hollows soon round out whenever almo
zoin cream-jelly Is used.
Madge: It is an easy matter to re
gain your former weight without diet
ing or indulging in violent exercise if
you employ the parnotis treatment,
which is inexpensive and easy to pre
pare. Get four ounces parnotis and dis
solve in a pint and a half of hot water.
Strain when cool and take a table
spoonful before meals. Parnotis Is quite
harmless and its use will gradually
dissolve the fat and give you your
youthful figure without leaving the
skin wrinkled or flabby.
Hn™jwflw I Unlfl
"■"-wKSSf \ LJr~~MP^ i For Infants and Children.
11-^^^HThe Kiird You Have
pji^^^B Always Bought
Kffij A^getabtePhfpirartonlbrAs. -n n i
HftSl siidlatingrteß^aa/RBiula JJOdrS IHB Va/ \-
HSfflo ' B HfiJ^^jj f kif t 111 '^ ?ii W I^j If^ l I ill Lj 111 yj W Rg
Be j nessaniHwtrciUalnsneiß" "* #M \»
HuJ< {ion.SourStonadtDtantop I ikT »
EaSa ; Worms jConvalskmsJ'o^nsfr \ If '- Enf IVPT
K^;s ness "aid Loss of Sleep. V/ lUI Uf ul
HI **&■ \ Thirty Years
■ m!{b|Si ; ■ NEW YORK. . ..■■-'- .■.'■■> .;,•#.. IWMIW
Exact Copy Of Wrapper. THieimuiieoMnNY. tour city.
BIRTHS, MARRIAGES, DEATHS
The following marriage licenses were isened in
San Francisco. Monday, August 21:
ARISOX—COSTA—Edward H. Arlson. 2*. 382
Kearny street, and Emma X. Coeta, 19, ->oj
Kearny street.
BRAREXS—DOYLE—George Brarens. 23. 3.04
Seventeenth street, and Xellle Doyle. 16. 112.J
Golden Gate avenue.
BRUMMETL—PATTOX—SamueI Brummel, 29.
Brooklyn, and LHHan L. Patton, 30, Pitts-
BURRIK— DOXLEAVT—Louis B. Burrls. 21.
3441 Twentieth street, and Ruby C. Donleavy,
18. 136 Frederick street.
CIFTON—GOMEZ—FranV Clifton. 29. and Ama-
Ua Gomes. 28, both of San Jose.
DE CARTES—REGO—Francisco de Cortes, 22.
889 Broadway, and Gertrude Rego, 19. 120S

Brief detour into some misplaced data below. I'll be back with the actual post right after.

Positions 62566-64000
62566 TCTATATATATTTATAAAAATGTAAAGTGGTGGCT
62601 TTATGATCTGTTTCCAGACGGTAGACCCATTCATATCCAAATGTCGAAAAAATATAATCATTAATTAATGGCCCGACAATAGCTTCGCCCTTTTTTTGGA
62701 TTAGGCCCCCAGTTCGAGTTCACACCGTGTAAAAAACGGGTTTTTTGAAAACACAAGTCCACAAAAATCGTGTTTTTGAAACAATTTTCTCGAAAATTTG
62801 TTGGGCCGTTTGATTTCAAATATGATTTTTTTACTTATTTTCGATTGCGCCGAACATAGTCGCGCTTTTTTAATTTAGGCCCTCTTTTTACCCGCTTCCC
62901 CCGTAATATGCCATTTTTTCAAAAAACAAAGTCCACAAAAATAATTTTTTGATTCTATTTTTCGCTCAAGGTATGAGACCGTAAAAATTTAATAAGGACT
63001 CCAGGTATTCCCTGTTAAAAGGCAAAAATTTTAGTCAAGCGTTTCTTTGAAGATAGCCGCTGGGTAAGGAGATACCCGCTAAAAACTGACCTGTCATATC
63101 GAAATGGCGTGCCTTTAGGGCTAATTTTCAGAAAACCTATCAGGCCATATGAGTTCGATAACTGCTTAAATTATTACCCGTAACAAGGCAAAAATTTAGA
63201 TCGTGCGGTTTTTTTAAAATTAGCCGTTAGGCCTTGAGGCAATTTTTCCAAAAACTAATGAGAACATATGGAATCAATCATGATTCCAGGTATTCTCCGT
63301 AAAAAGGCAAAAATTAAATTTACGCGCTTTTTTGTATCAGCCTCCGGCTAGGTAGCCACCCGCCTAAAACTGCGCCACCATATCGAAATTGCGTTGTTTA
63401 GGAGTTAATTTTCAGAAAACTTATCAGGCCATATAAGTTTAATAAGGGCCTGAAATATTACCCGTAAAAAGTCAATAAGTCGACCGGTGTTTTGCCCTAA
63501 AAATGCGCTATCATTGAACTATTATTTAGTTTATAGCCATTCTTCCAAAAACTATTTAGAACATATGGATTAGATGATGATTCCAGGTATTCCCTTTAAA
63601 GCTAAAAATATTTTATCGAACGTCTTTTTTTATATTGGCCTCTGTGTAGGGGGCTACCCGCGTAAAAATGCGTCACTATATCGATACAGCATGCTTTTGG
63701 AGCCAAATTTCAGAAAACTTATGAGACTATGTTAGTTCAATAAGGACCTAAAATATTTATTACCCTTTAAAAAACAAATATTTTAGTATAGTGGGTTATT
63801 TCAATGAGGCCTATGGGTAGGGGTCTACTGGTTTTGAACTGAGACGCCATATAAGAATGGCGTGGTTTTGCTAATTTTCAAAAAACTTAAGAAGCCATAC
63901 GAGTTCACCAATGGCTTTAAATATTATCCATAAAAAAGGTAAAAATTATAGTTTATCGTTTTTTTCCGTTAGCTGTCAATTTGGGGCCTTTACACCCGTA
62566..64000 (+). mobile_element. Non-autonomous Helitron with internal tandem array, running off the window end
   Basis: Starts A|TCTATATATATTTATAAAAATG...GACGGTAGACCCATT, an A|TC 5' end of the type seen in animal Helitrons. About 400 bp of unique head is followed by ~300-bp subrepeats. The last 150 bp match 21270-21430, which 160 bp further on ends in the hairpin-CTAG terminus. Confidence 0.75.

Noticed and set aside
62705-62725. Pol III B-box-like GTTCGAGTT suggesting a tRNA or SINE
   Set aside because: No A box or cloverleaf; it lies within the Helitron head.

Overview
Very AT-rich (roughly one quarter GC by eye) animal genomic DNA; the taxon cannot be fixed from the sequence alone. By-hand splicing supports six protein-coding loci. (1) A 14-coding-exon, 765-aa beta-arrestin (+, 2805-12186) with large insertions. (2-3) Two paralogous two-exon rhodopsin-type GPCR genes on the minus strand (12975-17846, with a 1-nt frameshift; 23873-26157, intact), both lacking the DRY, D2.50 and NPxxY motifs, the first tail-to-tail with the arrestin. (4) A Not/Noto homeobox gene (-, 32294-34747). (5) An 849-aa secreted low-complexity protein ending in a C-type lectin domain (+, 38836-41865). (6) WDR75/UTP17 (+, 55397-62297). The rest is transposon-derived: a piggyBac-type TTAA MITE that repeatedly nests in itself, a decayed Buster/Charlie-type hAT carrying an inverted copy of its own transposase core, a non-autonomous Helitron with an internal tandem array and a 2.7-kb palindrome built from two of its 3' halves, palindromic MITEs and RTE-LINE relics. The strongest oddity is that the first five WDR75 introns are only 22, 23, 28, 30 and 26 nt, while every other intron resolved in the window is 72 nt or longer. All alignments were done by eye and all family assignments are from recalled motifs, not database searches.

Stockton street.
DAXERI—SHEPPERD— Henry W. Daneri, 26,
and Anna F. Hhepperd. 20. both of Oakland.
DE-LAXO—ZIPF--Milton W. Pelano. 23. 25
Buena Vista terrace, and Lculse D. Zipf. 21.
1525 Fulton street.
ELDRIDGE—HEDGER—Harrison L. Eldridge.
4«, 1760 Haignt-street, and Clara M. Hedger,
40. 1517 Hyde street.
FARRELL— XELSOX-John 0. Farrell, 51. and
Caroline Nelton, 47, both of Oakland.
HOGAX—FIX LEA"—Emmet t J. Hogan, 2.".. 3400
Fillmore street, and Jennie Finley, 26. 1553
Doloree street.
UHCEX—HARROW—Christian Imken. 2S. Oak
land, and Emille 41. Carrow. 24, 2319 Webster
street.
KIXG—PHEFFER—Herbert G. King, 21, 46
Prosper street, and Elizabeth R. M. Pbeffpr,
18 1212 Newhall street.
MeCALL—CROWDER— Leland T. McCall. 25.
2562 Harrison street, and Alta Crowder, 24,
522 Hayes street.
jJAVA—FLO RES —Manuel Xava, 63, and Mer
cedes Flores. 4.\ .1223 J street.
SHERIDAN—CROWLEY—John T." Sheridan, 34.
Oakland, and May E. Crowley, 2i, 651 Fill
more street.
BIRTHS
GUDELY—!n this city. July 35, 1911, to the
wife of 1. J. Gudely, a daughter.
LIMM—In Oakland, August 18. 1911, to the
of Julius Llmm, a son.
MCCARTHY—In Sacramento. August 19, 1911,
to the wife of J. J. McCarthy, a son.
MILKS—In this city, August 19, 1911. to the
wife of Charles A. Mills (nee MacLetchy), a
son.
REAY—In this city. August 19. 1911. to the
wife of > Charles Gunn Rosy, a daughter.
: MARRIAGES
FLORES—ln*this city. : August 10. 1011,
- by Rev. - E. L. ": Wala, pastor Green.street • Con-;
Vgregational church,'Manuel? Xava ami Mercedes
•5. Floret both <>f San Francisco. .
WF3IBMAXX—XESTEB—In this city,* August
20. J»ll. .by HeT. Herman I. Stern, pastor of
*, St. i Markus "church,*" Louis \M. ... Weismann fc and
Mrs., Marie Ottelia Nestor, ?both of San; Fran- ;
■'CISCO. '■' ■-.:-"■■-'.,■ '."'.- '& ii."~-*'X. .-■■', .' ••:-;:;"""-».'" ~.!''\
ZOERB—MILLER— In this city, 'August .15,
1911. by Rev. ? Herman I. Stern,*pastor of : St.
■, ; Markup = church. * William, Zo^rb'; and' Carrie ■M.
t-7 Miller, b*tS"of San; Franctsco. *"; ■ ".£>. 1- V" r
DEATHS ~
' Asher. . Max "/.. .'.. >.. 37 Junta,; Rnserto „... 72
Baer *■-.'.*....:.. (Infant) | Kohler, - Frederic ... 74